Some researchers from the Adam Smith Institute have noticed a correlation between property ownership and parenthood in the UK: tenants have far fewer children compared to home-owners.
“International evidence shows that housing markets have substantial effects on fertility,” says the ASI’s Andrew Sabisky, claiming that “rising house prices may boost fertility for homeowners, but slash fertility amongst renters — between 1996 and 2014 157,000 children were not born due to the cost of living space.” Many people are choosing not to have a first or additional child because they can’t afford the space, it’s claimed.
That’s prompted the free market think tank to publish a paper in which it argues that “housing is the solution to Britain’s fertility crisis”.
The UK – along with most of the developed world – has an ageing population, “meaning a falling ratio of workers to dependents”. While recent immigration has “propped up the supply of workers and kept the population pyramid in shape”, the Institute warns that Brexit might thwart such balancing – so “there is a clear need to raise birth rates.”
Home ownership, meanwhile, has been edged out of reach of many younger sorts as prices escalate. The average first-time buyer in Britain is now over 30. Property sizes have also shrunk in recent decades; the report cites Savills’ research on this: “Homes built prior to 1919 are, on average, 102 metres squared, whereas those built between 1981 to 1990 are just 83.9 metres squared. Those built since 1991 are somewhat larger, to 91 metres squared.”
And then there’s a bit of a leap: “Intuition would suggest a bidirectional relationship between the trends in dwelling size and fertility.”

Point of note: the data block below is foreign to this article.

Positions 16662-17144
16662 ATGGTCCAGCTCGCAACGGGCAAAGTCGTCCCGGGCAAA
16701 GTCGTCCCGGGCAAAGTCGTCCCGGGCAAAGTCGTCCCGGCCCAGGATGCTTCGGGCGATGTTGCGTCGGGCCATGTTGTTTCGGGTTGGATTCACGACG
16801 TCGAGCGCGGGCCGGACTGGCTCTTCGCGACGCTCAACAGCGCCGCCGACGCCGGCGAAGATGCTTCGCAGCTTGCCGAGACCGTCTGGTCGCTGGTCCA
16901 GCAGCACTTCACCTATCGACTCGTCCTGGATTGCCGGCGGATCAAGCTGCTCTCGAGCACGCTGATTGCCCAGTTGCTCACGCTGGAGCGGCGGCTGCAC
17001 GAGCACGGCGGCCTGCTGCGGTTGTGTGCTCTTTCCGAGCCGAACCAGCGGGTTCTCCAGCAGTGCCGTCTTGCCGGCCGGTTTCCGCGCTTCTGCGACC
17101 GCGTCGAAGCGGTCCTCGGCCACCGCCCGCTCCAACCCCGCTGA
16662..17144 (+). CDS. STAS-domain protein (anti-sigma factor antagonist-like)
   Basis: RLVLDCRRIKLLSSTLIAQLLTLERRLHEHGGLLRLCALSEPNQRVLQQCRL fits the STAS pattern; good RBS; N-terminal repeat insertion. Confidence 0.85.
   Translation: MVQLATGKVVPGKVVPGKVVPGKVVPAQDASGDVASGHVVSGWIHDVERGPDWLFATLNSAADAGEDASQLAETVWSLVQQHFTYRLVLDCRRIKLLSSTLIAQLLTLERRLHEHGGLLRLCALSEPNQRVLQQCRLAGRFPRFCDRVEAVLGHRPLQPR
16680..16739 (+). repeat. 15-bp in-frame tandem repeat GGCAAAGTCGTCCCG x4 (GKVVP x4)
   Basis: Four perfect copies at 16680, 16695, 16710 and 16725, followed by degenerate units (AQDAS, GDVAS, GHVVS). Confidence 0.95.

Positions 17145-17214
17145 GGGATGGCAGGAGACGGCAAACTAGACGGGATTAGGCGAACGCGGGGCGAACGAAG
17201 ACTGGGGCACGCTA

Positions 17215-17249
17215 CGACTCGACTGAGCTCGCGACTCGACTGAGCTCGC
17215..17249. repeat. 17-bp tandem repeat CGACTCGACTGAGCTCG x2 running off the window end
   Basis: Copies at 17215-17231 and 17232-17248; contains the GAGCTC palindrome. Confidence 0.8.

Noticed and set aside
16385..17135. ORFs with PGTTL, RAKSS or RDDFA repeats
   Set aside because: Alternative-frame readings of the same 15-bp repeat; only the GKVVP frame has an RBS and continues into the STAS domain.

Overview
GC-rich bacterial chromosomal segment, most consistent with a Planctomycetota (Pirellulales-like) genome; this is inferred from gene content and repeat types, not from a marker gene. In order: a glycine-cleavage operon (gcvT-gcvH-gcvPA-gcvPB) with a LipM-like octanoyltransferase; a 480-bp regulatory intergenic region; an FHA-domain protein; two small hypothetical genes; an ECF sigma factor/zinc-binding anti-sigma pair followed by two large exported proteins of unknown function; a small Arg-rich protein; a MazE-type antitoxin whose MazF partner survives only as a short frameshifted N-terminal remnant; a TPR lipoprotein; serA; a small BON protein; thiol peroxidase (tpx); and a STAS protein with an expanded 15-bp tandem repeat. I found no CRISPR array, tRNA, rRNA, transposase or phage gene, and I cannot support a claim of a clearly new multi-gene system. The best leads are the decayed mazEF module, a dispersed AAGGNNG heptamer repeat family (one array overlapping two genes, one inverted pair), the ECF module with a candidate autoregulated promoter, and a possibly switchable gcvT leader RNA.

Here’s the thinking behind that intuition that the economics of the housing market affects fertility:
- Rising rents typically cut fertility amongst renters.
- Rising house prices probably raise fertility among existing homeowners; they certainly enable couples to have children earlier than they otherwise would. The rising value of their home gives them greater confidence that they will be able to afford another child.
- Moving to a larger property probably has a positive causal effect on fertility, though most of the correlation between moving to a larger property and fertil- ity is non-causal and is explained by selective moves (Kulu & Vikat, 2007).
- More expensive housing also shifts tenure towards renting and away from home-ownership: higher house prices means higher deposits, and higher rents make deposits harder to save for. In the ten years between 2004 and 2014 homeownership fell from 60% to 35% among 25-34 year olds—the key child-bearing demographic. This amplifies the negative effect of higher rents.
“Freemarket, pro-development housing reforms are likely to raise fertility and ensure that a high standard of living and healthcare remains affordable,” concludes the Institute.
Read the full report here (PDF)